A couple of months ago I posted about my increasing involvement with The Right Climate Stuff group which is largely composed of a group of NASA engineers and scientists. One of the things that they were interested in me doing was going to Houston to give then a presentation about my book. That presentation finally happened this past Wednesday.
This was the first time I have ever given a presentation of this magnitude of size, much less to such a distinguished group. There were about 25 people in attendance so before my presentation started they went around and introduced themselves to the group as there were several people from outside the group attending as well. Each and every person there had a strong scientific background and lots of experience in the real world applying their education. It was a very impressive group.
The presentation took place at the NASA Gilruth Center, this is the open portion of NASA’s Mission Control Center near Houston. For an engineer who grew up watching space shuttle launches whenever they happened, there isn’t much that has a higher cool factor to me than being able to visit this place. While I didn’t have enough time on this trip to see everything I want to, there will be future trips as well and I really look forward to seeing more in the future.
The presentation itself went very well. It was broken down into 4 main sections of about 90 minutes each. A lot can be learned about people from the questions that are asked and this group knows what they are doing. Throughout the entire presentation there were many thoughtful and insightful questions about the specific topic that was being discussed. In many ways such open discussion is one of the main things missing in the debate on global warming. I have thought on this before, but experiencing such discussion made the lack of open discussion acutely apparent. Whenever there was a point that they did not think was clear enough, or they had issues with, discussion ensued. It was an intellectually fascinating experience to be involved in such proceedings and a little awe inspiring to be the center of it all.
Some of the people had previously read my book and had been involved in previous discussions about the topics covered. Others did not have that exposure so the views came from many perspectives. That is exactly how science should work. There was learning on all sides throughout the entire day. The saddest part about the state of the climate science today is that such discussion is simply not allowed. Such talk is heresy to those that claim that human CO2 emissions are causing the Earth to warm and the loss is everyone’s, but theirs in particular. Different perspectives have helped clarify issues for me in the past, but outside of rare moments like this one, it is mostly a highly insular group that all have the same perspective.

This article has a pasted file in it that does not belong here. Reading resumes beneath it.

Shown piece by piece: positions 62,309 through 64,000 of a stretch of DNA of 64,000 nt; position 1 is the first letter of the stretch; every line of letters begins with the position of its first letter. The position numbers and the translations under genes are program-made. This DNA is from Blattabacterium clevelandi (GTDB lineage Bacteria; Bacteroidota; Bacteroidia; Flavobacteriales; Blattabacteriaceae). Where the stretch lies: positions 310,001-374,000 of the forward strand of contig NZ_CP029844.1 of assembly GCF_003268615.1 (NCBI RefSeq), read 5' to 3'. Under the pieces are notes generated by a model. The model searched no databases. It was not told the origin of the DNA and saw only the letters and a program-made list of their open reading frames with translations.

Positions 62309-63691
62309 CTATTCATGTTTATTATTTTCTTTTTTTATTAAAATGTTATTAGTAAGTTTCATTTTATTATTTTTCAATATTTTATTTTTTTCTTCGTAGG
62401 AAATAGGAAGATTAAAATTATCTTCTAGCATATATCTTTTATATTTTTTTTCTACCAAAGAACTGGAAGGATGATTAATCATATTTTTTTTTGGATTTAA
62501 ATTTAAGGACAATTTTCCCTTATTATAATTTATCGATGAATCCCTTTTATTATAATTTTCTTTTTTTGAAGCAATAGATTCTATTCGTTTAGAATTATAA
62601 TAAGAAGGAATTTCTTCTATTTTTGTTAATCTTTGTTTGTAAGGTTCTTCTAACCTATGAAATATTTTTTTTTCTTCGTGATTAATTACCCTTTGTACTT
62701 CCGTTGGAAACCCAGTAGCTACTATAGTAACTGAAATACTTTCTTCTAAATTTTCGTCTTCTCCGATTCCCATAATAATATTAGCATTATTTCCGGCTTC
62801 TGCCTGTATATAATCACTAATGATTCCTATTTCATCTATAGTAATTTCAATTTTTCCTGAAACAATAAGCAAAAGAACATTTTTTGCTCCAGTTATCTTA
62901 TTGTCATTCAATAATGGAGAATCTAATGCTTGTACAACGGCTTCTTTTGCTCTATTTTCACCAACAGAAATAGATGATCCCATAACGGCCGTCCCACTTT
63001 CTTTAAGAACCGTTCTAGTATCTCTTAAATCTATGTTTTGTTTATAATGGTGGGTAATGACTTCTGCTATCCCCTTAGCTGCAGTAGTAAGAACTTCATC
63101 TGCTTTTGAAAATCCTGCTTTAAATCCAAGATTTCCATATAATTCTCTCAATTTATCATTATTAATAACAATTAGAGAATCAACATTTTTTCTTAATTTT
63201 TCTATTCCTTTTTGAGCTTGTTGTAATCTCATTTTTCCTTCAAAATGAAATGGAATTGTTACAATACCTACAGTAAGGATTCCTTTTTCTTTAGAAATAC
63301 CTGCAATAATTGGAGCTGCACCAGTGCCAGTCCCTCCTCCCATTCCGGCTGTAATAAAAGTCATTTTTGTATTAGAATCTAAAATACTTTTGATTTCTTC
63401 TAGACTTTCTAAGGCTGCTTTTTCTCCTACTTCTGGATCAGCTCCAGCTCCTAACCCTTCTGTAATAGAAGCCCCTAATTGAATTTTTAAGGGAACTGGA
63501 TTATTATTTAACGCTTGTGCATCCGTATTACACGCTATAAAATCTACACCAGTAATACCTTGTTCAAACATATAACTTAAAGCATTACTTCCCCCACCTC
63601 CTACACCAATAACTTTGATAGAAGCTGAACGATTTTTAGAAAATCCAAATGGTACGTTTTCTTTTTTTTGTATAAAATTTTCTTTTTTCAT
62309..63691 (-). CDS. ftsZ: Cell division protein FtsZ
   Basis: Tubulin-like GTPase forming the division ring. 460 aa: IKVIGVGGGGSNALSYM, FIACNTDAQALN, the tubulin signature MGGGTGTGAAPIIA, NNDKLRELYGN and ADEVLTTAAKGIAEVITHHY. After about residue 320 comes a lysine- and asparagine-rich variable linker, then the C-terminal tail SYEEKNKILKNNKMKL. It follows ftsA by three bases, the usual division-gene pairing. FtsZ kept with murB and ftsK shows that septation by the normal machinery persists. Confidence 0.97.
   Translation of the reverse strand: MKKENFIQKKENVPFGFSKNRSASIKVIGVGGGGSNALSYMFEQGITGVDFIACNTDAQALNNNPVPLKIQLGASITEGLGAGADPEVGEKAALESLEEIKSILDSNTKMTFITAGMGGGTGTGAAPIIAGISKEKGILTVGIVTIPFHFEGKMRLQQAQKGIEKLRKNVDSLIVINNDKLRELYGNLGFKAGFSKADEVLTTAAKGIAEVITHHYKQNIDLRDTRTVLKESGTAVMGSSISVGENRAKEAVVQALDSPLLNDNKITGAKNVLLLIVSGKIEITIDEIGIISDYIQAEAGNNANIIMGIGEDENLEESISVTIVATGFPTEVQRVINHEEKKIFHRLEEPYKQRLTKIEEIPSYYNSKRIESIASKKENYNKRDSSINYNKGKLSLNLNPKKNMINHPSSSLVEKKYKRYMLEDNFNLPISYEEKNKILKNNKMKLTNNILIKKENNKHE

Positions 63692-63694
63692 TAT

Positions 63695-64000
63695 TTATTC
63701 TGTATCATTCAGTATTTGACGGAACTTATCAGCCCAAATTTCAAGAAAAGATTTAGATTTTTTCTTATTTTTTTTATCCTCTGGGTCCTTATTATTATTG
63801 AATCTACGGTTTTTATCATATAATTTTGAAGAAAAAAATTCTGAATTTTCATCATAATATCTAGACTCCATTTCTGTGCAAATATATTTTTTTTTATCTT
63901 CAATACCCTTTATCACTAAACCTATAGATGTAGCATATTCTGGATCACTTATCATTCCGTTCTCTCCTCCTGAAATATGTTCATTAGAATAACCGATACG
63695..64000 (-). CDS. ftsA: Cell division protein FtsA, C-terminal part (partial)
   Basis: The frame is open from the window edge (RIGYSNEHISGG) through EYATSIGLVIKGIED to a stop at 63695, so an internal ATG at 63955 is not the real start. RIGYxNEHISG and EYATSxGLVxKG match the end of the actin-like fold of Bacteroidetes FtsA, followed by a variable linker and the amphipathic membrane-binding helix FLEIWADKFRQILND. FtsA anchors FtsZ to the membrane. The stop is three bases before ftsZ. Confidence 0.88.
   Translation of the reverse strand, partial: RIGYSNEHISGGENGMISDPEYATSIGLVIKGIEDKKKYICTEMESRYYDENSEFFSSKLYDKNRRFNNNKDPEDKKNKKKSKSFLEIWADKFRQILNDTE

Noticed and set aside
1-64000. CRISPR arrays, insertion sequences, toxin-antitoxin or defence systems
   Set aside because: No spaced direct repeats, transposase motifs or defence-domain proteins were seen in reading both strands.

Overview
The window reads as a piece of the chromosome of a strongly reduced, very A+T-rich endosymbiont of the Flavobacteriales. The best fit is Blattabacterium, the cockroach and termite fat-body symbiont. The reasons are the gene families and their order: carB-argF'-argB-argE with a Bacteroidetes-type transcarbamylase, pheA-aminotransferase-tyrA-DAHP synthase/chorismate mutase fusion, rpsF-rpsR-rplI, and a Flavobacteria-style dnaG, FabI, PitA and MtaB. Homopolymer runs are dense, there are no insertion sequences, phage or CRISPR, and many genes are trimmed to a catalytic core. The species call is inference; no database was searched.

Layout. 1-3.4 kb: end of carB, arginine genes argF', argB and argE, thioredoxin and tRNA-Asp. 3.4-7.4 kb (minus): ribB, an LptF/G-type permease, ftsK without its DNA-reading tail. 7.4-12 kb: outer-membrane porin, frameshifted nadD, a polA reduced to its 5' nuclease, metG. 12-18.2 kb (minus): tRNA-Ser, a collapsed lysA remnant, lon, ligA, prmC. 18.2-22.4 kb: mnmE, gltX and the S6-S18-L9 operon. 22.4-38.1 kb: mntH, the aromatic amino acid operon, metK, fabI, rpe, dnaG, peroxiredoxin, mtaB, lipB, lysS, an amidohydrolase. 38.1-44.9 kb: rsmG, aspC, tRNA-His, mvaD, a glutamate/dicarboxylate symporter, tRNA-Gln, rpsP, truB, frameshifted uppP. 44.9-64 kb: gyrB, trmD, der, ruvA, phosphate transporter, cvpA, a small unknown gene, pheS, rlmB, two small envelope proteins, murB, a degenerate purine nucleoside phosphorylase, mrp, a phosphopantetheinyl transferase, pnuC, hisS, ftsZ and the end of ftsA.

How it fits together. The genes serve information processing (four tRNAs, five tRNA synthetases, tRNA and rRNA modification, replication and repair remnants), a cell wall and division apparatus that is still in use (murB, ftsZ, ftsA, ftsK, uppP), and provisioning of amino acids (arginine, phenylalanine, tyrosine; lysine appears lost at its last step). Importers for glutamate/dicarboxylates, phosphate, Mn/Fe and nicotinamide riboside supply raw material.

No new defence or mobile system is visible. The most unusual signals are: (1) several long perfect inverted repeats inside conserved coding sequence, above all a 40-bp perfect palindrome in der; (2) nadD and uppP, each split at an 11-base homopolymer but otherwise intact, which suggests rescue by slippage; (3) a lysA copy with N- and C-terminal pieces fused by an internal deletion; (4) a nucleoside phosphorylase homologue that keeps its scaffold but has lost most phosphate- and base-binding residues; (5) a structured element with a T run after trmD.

I started the day out with a brief discussion of what information is easily available to the average person if they want to find out more about global warming. This is always a good starting point for the discussion because everyone is familiar with the data at that level and since I tend to focus on absolute temperatures instead, it makes that transition easier. So the first part was the analysis of the last 30+ years of the Earth’s temperature in absolute terms and then comparing to the past 50+ million years (in relative terms).
What is interesting is how important geography is to the Earth’s climate. Even today a quick analysis of the Earth’s absolute temperature and the amount of energy that it receives from the Sun make it clear that geography is critical to understanding the Earth’s climate. Here was a fun slide from that first part of the day.
The last interglacial cooled while CO2 remained elevated. Every interglacial has ended while CO2 has been elevated. Never once has CO2 prevented a glacial from developing. So to those that think it will, keep up that hope because that is all it is.
This is where the Milankovitch Cycles were discussed. To me it is always fascinating how none of the people involved with global warming like to talk Milankovitch. They hedge around it and point out flaws and say that it triggers parts of CO2 warming, but mostly they don’t like to talk about it. Fortunately I do like to talk about it and that is exactly what I did in this section of the presentation.
I will agree that Milankovitch doesn’t always predict interglacials, but it always predicts glacials. That is always a useful point to discuss as well. The influence of the 65N Summer Insolation on the global sea level is clear over the past 100,000 years.
I will put this much of the article up for now, but I will finish it up early next week.